Contact Us

Use the form on the right to contact us. 

252 Gordon Street
Footscray, VIC, 3011



Stories as Revelation

Daniel Christiansz

A revelation feels new to an audience, yet the word itself implies that its truth is pre-existent.


Revelation, translated from the Greek word apokalypsis refers to an uncovering or revealing of something. Other translations describe this word as the act of laying something bare or making something naked. Far from referring to new truths, it is a reference to old truths being finally made visible. It is the unseen becoming seen; the blurry being pulled into focus.

Throughout Jesus’ journey towards the crucifixion, systems of injustice and exploitation are stripped of their pretence. Jesus’ path of dismantling tangled networks of power and oppression was not taken as a means to gain control over these systems, but to simply begin by speaking of them and bringing them into the light.

The stories we open ourselves up to receiving, and the stories we pass on to others carry within them a similar type of power. Stories, if we let them, have the power to clear our vision and remove the facades from our structures of violence.

As a photojournalist and videographer working to represent the stories of those affected by leprosy, I have often felt anxious about prying my way into the personal lives of people I have just met, in communities I had only recently arrived in, within locations I would soon be departing from. What does it mean to represent their pain, their oppression, their hopes, and their dreams? What does it mean to look eye-to-eye when I can leave while they cannot?

Yet in every community I have received the same message: ‘please share our stories.’

It seems that many of the countless people I have interviewed for The Leprosy Mission Australia understand something about the importance of stories as a tool for revelation. It was members of self-help groups in Nepal who taught me that stories form a critical role in liberation from structures of systematic discrimination. I thought I was working in Nepal to take Shiveram and Samana’s story from them. In reality, Shiveram and Samana were the ones who were invested in giving their stories as a way of leading positive change. The same can be said of countless others who have been impacted by the work of The Leprosy Mission Australia and who are now owning, celebrating and sharing their own stories.

When I interviewed Nagammal in India my colleague said to me ‘looks like Nagammal will be directing this video.’ Nagammal is a person affected by leprosy who has suffered some of the cruelest forms of discrimination. She also knows the power that stories have to facilitate revelations, because her story did just that. Nagammal’s story revealed how with the right support and encouragement, she was able to lobby an electricity company which had unwittingly discriminated against her by assuming that failing to provide her with a basic service would be without consequence. It revealed how local authorities have limited capacity to ensure support for Nagammal’s physical, social, and economic poverty. Her story revealed injustice at multiple levels; yet she would not be silenced.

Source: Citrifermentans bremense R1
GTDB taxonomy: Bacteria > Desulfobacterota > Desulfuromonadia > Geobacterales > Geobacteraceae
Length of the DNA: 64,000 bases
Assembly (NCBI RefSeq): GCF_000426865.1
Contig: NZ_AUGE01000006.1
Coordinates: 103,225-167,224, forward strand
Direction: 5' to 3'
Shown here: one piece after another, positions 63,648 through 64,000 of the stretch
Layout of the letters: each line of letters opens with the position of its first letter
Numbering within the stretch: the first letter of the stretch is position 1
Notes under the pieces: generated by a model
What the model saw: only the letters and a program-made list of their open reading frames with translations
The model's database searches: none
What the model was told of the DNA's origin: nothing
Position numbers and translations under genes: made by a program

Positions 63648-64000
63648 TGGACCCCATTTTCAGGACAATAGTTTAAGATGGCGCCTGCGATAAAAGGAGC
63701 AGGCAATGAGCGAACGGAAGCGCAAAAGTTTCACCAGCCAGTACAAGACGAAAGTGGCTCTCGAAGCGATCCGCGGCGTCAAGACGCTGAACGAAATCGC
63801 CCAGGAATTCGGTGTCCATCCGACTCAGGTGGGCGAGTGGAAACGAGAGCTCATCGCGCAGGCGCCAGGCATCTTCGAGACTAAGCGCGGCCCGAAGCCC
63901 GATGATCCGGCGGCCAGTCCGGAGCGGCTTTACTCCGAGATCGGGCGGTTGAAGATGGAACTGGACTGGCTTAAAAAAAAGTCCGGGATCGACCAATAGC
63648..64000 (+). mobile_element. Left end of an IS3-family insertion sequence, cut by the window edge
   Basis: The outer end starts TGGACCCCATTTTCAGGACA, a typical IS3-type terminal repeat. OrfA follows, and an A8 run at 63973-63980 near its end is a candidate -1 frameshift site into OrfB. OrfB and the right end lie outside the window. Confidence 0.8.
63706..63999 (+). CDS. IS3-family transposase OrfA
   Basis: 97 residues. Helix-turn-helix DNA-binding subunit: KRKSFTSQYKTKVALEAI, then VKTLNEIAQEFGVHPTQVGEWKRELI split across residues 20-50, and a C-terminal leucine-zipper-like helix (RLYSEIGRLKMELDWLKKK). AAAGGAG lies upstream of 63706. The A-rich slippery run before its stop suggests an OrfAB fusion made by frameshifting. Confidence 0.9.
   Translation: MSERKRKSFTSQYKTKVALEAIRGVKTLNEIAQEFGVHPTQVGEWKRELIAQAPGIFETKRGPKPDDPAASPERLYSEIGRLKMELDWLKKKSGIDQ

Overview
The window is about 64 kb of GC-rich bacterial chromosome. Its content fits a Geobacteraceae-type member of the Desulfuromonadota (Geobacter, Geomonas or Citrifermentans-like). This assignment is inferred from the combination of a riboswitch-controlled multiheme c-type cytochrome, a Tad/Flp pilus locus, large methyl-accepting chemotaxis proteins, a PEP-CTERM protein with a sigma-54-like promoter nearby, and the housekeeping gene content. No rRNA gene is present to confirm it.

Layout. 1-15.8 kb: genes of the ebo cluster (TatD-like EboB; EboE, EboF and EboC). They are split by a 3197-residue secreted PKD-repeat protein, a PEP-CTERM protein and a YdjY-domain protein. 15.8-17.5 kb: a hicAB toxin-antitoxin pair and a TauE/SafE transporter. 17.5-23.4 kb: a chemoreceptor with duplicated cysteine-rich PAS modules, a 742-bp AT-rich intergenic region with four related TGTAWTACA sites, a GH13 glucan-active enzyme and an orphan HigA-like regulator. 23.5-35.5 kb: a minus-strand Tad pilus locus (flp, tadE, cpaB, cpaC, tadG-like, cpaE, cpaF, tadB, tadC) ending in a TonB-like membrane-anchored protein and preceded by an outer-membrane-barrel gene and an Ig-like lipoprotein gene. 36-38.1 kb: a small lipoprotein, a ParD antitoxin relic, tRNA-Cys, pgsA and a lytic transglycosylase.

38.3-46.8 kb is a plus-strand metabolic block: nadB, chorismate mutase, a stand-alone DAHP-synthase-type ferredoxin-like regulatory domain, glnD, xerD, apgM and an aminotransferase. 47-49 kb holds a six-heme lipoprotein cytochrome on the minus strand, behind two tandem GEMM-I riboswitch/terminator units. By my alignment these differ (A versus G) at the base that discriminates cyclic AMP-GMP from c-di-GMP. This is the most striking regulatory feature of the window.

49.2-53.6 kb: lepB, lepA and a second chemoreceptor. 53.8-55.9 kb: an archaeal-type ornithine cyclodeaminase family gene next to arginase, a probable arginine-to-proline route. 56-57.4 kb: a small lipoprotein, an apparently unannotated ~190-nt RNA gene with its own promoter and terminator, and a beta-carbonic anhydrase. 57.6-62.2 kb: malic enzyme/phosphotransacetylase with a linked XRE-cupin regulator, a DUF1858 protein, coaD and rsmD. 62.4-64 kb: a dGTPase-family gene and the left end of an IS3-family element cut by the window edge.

The stories I have encountered in my work are powerful because they reveal systems and cultures biased towards able-bodied people.

These stories are powerful because they reveal structures which prevent access to dignity and flourishing.

These stories are powerful because they remove the facades from a system which fundamentally works against the interests of the marginalised.

These stories make oppressive systems naked.

Those of us who have language at our disposal and concern in our hearts hold the necessary tools to spread these stories. The hidden corners of our world ache for their stories to be amplified and heard in the hope that one day people from all walks of life will stand in solidarity with their suffering.

Daniel is a photojournalist and videographer capturing stories with Leprosy Mission.

Daniel is a photojournalist and videographer capturing stories with Leprosy Mission.

Rather than speaking on behalf of those who have already had their dignity stripped from them, we have an opportunity to boost the volume of their voices and hear their oppression. I encourage you to join with The Leprosy Mission Australia in responding to this call.

I believe that in doing so, we begin to stand alongside those who have been made voiceless for far too long and march the false powers of ableism, economic exploitation, and social exclusion ‘naked down the street’.

2019 Opportunities

Charlene Delos Santos

Year of Plenty Internship 2019-1.jpg

Year of Plenty Internship

The internship - A Year of Plenty - is to live on one of two rural properties just outside of Bendigo to explore living on the land as a Christian vocation. The internship is receiving support and input from Manna Gum and the Seeds and Cornerstone communities.

Read More


L’Arche Melbourne Live In Assistants

L’Arche Melbourne are looking for live in Assistants. It’s a full time role to share life in an intentional, inclusive Christian community with people with and without an intellectual disability.

For more info contact Cameron Cutts 0431 247 984 or

Read More

New name...New Brand...

Sam Hearn

Brand honeycomb.jpg

2018 saw the end of our last three-year plan. We saw this as an opportunity to dream and scheme with our partners and friends about both our strategy going forward for the next three years, and also to review and refresh our brand in order to refocus the way in which the wider church understands and engages with SURRENDER.